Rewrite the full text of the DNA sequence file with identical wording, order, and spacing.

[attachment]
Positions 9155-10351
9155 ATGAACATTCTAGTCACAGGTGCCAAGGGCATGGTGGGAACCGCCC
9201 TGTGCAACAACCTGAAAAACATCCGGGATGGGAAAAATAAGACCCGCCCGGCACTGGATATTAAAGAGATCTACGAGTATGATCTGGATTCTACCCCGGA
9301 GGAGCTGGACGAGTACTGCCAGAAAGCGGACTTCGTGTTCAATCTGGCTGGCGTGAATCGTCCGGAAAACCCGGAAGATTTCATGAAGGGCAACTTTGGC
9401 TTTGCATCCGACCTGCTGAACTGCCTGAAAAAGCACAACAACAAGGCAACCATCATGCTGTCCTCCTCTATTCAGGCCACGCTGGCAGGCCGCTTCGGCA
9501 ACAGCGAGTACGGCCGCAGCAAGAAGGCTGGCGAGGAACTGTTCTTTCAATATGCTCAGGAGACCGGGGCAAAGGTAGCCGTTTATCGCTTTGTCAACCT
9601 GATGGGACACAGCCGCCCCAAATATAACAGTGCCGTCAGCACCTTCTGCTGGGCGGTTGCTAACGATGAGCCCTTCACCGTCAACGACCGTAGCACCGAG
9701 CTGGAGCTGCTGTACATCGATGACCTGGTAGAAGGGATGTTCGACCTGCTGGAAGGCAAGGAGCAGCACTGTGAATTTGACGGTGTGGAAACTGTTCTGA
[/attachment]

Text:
Positions 9155-10351
9155 ATGAACATTCTAGTCACAGGTGCCAAGGGCATGGTGGGAACCGCCC
9201 TGTGCAACAACCTGAAAAACATCCGGGATGGGAAAAATAAGACCCGCCCGGCACTGGATATTAAAGAGATCTACGAGTATGATCTGGATTCTACCCCGGA
9301 GGAGCTGGACGAGTACTGCCAGAAAGCGGACTTCGTGTTCAATCTGGCTGGCGTGAATCGTCCGGAAAACCCGGAAGATTTCATGAAGGGCAACTTTGGC
9401 TTTGCATCCGACCTGCTGAACTGCCTGAAAAAGCACAACAACAAGGCAACCATCATGCTGTCCTCCTCTATTCAGGCCACGCTGGCAGGCCGCTTCGGCA
9501 ACAGCGAGTACGGCCGCAGCAAGAAGGCTGGCGAGGAACTGTTCTTTCAATATGCTCAGGAGACCGGGGCAAAGGTAGCCGTTTATCGCTTTGTCAACCT
9601 GATGGGACACAGCCGCCCCAAATATAACAGTGCCGTCAGCACCTTCTGCTGGGCGGTTGCTAACGATGAGCCCTTCACCGTCAACGACCGTAGCACCGAG
9701 CTGGAGCTGCTGTACATCGATGACCTGGTAGAAGGGATGTTCGACCTGCTGGAAGGCAAGGAGCAGCACTGTGAATTTGACGGTGTGGAAACTGTTCTGA